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THE first thing I learnt in my first Indian hospital was that there i
is only one trained nurse to every 65.000 Indians,                         f
On a basis of population this figure corresponds, roughly, with
200 nurses for the whole Dominion of Canada. Or if that is too
far away, with two nurses for a town the size of Brighton,
The next thing I learnt was that in the City of Peshawar alone
there were 60,000 cases of tuberculosis. The type-setter has not
made a misprint, the noughts are as they should be, the figure
is sixty thousand. So that if we allotted only one nurse to every
ten of these unfortunates, we would need to employ the entire nursing
community of India in the city of Peshawar alone. And not so vast
a city, at that.
These figures used to dance through my brain at night, as I lay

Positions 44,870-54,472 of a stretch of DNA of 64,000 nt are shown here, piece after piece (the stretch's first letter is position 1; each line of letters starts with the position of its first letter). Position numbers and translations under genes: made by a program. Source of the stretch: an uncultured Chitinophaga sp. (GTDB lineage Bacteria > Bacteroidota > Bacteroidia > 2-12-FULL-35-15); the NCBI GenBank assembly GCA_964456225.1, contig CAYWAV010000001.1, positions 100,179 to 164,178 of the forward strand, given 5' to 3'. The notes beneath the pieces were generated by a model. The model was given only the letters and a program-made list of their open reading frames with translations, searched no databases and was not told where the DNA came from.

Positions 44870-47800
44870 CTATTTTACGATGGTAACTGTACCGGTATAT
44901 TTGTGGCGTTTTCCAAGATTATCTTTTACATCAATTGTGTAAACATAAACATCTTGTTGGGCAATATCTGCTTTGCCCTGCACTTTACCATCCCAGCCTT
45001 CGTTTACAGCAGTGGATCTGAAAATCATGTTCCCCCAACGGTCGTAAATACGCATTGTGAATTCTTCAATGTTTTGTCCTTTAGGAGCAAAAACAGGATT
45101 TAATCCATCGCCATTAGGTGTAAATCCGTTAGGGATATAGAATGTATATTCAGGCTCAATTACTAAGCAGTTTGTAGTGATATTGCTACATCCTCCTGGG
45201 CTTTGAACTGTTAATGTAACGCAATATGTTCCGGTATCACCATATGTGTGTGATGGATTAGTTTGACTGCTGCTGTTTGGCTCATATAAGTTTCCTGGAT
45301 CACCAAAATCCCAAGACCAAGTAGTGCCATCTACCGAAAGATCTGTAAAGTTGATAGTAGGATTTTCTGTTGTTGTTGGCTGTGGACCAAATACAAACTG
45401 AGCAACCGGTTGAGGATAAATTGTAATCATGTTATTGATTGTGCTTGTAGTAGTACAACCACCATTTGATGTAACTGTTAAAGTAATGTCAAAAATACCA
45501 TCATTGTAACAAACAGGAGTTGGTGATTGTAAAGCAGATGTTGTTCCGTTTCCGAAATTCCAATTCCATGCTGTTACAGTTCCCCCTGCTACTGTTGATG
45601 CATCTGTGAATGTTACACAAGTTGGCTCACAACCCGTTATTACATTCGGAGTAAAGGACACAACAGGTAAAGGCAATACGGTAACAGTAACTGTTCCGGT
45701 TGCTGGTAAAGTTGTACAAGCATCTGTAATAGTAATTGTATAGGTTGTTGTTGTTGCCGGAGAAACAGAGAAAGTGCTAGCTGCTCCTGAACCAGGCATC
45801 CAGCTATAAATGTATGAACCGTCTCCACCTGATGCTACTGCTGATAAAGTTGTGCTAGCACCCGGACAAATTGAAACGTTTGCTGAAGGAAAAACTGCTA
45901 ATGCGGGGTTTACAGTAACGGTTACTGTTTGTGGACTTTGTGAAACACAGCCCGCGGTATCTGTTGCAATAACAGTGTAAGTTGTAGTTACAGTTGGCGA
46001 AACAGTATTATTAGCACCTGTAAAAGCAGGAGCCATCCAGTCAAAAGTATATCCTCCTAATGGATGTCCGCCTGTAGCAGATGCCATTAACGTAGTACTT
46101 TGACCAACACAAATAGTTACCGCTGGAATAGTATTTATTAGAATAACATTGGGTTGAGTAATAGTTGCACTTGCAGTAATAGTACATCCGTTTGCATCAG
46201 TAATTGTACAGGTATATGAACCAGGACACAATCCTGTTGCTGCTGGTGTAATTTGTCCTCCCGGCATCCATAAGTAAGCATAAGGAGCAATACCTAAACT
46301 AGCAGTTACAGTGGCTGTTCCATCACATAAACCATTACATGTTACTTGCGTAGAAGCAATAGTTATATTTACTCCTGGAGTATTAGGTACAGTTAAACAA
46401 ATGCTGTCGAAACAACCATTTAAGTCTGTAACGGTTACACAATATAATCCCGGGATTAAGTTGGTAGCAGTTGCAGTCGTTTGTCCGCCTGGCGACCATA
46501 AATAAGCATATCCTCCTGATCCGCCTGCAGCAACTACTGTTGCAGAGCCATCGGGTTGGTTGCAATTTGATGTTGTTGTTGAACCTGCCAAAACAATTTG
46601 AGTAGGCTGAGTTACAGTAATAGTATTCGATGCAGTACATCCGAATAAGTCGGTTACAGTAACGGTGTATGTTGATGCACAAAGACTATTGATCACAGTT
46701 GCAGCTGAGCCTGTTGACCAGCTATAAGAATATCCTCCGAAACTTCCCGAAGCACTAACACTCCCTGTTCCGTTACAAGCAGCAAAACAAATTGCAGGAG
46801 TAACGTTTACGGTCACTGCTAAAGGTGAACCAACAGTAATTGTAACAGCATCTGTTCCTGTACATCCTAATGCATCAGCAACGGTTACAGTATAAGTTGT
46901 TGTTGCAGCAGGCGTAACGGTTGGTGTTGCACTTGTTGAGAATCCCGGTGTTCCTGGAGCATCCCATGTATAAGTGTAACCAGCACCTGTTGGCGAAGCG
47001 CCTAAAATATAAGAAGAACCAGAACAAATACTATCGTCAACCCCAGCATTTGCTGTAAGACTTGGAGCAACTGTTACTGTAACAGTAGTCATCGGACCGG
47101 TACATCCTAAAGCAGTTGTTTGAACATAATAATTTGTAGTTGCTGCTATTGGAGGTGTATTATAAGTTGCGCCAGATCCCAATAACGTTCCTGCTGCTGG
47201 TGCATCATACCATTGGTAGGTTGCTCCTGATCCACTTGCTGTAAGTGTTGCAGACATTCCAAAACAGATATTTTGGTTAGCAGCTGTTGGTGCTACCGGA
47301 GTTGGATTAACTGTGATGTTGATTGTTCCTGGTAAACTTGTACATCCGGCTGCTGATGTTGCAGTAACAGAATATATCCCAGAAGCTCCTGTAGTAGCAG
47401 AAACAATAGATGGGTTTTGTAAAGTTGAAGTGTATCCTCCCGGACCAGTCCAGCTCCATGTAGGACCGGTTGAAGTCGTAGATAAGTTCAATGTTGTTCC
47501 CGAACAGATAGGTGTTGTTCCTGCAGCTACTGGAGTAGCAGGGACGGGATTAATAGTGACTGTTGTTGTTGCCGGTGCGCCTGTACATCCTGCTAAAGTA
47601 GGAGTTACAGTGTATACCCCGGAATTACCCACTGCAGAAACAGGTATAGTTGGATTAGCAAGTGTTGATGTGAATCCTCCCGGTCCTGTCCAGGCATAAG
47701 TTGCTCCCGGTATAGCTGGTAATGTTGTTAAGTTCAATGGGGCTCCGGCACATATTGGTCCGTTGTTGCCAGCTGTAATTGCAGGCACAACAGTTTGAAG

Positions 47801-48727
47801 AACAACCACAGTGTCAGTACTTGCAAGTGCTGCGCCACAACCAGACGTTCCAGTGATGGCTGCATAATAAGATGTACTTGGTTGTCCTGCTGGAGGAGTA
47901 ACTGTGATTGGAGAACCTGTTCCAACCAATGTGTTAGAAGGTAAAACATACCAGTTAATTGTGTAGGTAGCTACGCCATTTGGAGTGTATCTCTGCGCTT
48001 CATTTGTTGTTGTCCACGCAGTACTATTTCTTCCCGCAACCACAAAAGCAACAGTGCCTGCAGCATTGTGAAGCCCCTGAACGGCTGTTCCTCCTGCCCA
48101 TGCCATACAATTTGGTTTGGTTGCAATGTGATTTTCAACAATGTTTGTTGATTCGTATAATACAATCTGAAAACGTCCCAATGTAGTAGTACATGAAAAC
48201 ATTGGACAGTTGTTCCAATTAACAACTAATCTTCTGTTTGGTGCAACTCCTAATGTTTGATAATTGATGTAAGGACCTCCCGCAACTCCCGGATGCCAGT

watching the shadows on the ceiling. One for every 65,000...
65,000^ym^for one.. /Nurse! Nurse !' It was gruesome, and
in a strange way, humiliating. If 65,000 were in need of one,
what right had a patient like myself to the almost exclusive
attentions of two ? It seemed shameful to be lying in bed under
a bell which would summon a nurse who was needed by 65,000
people in pain.
Pain, 'Every philosophy,51 thought, in those lone nights under
the flickering shadows,'ought to start by defining its attitude to
the word "pain.''5 Pain was the ultimate judge; the acid test.
Wilde was right when he wrote that 'at the birth of a child and
a star there is pain/
Pain should be the daily and nightly preoccupation of the
politician ; it lies at the beginning and end of every road; it is the
pain of the soldier that we should remember when we are balanc-
ing the scales of war and peace, and the pain of the hungry when
we are making our budgets. Yet the trend of politics is more and
more impersonal. We wax so passionate aboiit'-systems of book-.
keeping that we forget that behind the figures there are faces. It